“I do not know which is harder: solving all of the world's environmental problems or choosing one to focus on for my thesis.”
—Brittney Relerford, first year M.S. student (2012)
CONTACT THE GRADUATE PROGRAM COORDINATOR
For more information about the MS degree in Environmental Studies, please contact the Graduate Program Coordinator at email@example.com.
- Plan A with Thesis
- Plan B with Project
The core of the Master’s Program in Environmental Studies is the completion of an original Master’s thesis. The focus of the thesis is determined by the interests of the student and may range from qualitative research in the social sciences to quantitative research in the physical and life sciences. The thesis is based on original research conducted by the student under the guidance of a Thesis Adviser, and approved by a three-member committee. Prior to beginning thesis research, each student must complete a thesis proposal signed by the thesis committee as well as the Graduate Program Coordinator. The following guidelines are a supplement, not a substitute, for the Graduate Studies thesis guidelines. All students should consult with their thesis chair for additional instructions.
Front Pages—Carefully follow instructions, including pagination, from graduate studies guidelines.
- Title Page (title is no more than 80 characters, including spaces and punctuation)
- Copyright Page (thesis only)
- Thesis Committee Page
- Abstract (one double spaced page maximum)
- Acknowledgments (thesis only)
- Table of Contents
- List of Figures
- List of Tables
Introduction—Should include the following:
- Motivation/Scope—(1–2 pages) Importance of the problem, big picture.
- Background—(1–2 pages) Broad logic leading to specific choice of research questions.
- Literature Review—(10–15 pages, with 30–45 references) organized from the general
to specific, subheadings reflecting internal organization may include:
- Theoretical basis
- Related research
- Similar research methods
- Problem Statement—(< 3 pages) Concise statement of central problem culminating in
- Objectives—1 to 3 sentence summary of overall goals of research
- Hypotheses—3 to 5 specific testable predictions (active or null/statistical hypotheses)
Methods—(10–15 pages) generally including:
- Study Site/Sample Frame
- Study Design—organized by research objective(s) & hypotheses
- Data Collection—organized by research objective(s) & hypotheses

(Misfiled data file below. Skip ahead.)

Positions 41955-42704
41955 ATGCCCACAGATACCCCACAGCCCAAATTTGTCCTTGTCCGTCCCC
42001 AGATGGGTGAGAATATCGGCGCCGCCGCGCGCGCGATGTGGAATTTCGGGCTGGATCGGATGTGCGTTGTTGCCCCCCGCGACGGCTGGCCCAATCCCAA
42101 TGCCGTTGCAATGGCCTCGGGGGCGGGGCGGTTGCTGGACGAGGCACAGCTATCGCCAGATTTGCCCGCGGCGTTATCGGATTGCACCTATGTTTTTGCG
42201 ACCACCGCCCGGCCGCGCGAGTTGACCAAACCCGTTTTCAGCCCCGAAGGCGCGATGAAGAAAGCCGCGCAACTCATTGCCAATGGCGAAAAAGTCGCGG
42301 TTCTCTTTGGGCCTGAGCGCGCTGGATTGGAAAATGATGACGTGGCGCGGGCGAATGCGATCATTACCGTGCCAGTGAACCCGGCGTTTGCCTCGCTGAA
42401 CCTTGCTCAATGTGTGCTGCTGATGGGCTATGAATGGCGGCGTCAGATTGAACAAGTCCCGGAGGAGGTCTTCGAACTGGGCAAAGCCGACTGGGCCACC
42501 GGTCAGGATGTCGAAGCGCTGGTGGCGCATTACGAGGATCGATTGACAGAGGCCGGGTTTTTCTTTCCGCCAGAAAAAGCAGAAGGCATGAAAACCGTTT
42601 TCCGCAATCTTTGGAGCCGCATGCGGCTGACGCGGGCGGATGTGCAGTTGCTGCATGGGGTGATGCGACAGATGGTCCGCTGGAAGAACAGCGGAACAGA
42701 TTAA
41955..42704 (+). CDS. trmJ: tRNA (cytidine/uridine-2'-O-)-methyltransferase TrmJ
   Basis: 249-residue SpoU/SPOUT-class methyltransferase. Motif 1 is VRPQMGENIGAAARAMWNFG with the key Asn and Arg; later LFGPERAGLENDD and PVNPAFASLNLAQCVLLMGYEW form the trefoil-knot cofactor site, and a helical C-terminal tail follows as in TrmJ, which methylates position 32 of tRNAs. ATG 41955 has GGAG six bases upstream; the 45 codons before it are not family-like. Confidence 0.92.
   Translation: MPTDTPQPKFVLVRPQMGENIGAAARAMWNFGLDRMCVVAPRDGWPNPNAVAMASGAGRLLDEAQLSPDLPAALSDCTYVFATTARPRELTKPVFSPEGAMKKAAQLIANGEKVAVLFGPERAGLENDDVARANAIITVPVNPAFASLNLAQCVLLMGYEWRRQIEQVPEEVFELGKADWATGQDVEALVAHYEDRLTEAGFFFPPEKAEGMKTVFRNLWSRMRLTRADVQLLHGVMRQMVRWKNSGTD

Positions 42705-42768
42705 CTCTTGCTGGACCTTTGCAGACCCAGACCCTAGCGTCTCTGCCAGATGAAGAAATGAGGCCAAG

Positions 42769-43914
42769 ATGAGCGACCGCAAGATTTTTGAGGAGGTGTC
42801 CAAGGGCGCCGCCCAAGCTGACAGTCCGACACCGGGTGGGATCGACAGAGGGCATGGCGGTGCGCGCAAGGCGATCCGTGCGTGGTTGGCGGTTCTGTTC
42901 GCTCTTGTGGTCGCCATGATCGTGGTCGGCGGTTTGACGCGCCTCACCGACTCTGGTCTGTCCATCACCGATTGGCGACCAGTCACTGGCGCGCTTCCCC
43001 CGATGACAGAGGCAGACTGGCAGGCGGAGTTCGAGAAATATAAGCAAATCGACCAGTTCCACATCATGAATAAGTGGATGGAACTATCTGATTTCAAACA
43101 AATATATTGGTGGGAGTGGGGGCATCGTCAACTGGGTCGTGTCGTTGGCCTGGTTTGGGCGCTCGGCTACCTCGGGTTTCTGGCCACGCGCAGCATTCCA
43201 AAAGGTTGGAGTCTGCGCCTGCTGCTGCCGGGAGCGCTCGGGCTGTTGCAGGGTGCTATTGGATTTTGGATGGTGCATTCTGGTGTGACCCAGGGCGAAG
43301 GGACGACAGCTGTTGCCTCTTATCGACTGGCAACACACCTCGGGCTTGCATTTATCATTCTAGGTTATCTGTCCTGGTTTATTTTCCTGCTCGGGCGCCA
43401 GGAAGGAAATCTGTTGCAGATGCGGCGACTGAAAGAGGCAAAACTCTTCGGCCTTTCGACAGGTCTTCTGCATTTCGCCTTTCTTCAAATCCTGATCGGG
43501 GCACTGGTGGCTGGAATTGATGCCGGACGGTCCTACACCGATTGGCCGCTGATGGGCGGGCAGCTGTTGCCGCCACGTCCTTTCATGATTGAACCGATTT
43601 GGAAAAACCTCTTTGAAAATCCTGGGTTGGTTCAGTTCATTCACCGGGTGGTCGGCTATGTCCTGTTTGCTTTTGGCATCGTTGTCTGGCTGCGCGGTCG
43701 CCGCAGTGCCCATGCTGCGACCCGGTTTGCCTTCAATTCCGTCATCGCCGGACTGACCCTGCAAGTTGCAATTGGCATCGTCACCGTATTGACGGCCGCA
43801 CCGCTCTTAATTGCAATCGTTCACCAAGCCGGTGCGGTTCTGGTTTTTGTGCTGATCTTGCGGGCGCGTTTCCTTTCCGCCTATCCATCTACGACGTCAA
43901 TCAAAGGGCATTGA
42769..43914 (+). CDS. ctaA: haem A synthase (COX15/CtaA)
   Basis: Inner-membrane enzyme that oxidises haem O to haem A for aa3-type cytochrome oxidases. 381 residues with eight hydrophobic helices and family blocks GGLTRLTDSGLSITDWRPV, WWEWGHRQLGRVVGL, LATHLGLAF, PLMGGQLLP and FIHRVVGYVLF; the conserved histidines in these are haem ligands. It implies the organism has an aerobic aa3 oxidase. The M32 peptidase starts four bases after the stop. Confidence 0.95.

- Data Analysis—organized by research objective(s) & hypotheses
Results (thesis only)—organized by research objective(s) & hypotheses
Discussion (thesis only)
Conclusions (thesis only)
Applications/Recommendations (thesis only)
Budget (proposal only)
Timeline (proposal only)
Curriculum Vitae (proposal only)
Appendices (if appropriate)
Citations and Referencing—The reference and citation style required for your thesis, and thesis proposal, is determined by your thesis advisor. Your advisor may require that you adhere to a specific style guide, or they may ask you follow the citation guidelines for a research journal in your field. In either case citation style and format must be precise and consistent throughout the document. All references should be peer-reviewed academic journal research papers or other primary sources in your field. Internet-only sources should be avoided unless absolutely necessary.
Design of Research Project (2–3 months)
- Meet with your thesis advisor to determine the focus of your research, and discuss potential thesis committee members.
- Review literature on your thesis topic and on the research methods used in your field of interest.
- Develop a research design in consultation with your complete (three member) thesis committee. Note: It is a good idea to schedule a meeting with all of your committee members at this stage.
Proposal Review and Revision (2–3 months)
- Submit your complete thesis proposal to your Thesis Committee (be certain to follow the format instruction discussed in the previous section).
- Revised the document as requested by the committee members.
- Repeat until first tow steps until the proposal is signed by all three members of the committee.
Preparing the Thesis
- Data collection/field work (3–12 months )
- Analyze data and interpret results.
- Write and edit your thesis. Note: It is strongly advised that students ask colleagues, or hire a professional editor, to review their manuscripts before submitting them to their thesis advisor.
Submitting, Revising, and Defending the Thesis (3–6 months)
- Write first draft of thesis and submit to thesis advisor.
- Revise thesis as per thesis advisor comments.
- Submit thesis to full committee (following thesis advisor's approval of revision).
- Revise and revise again until full committee approval is reached.
- Present your findings in your thesis defense.
- Submit thesis to Graduate Studies office.
- Revise if necessary.
- Submit final draft to Graduate Studies office.
Bound Thesis Copy—All graduate students are required to submit a bound copy of their thesis to the Environmental Studies Department on Completion.
In highly unusual circumstances, when a student’s interests do not lend themselves to the Master’s Thesis format, the department may approve a Master’s Project. The Master’s Project is not a shortcut to graduation; it is reserved for those students working in the creative arts or other fields where the demonstration of expertise requires an unusual format (i.e. film, art, photography). Students approved for Plan-B will be required to go through the same proposal and approval process as students working on a thesis. In addition, Plan-B students will be required to take a set of comprehensive exams on the major themes in environmental studies and the student’s specialty area. The topics of the exams will be determined in consultation with the student’s project Adviser, the Graduate Coordinator, and the Department Chair.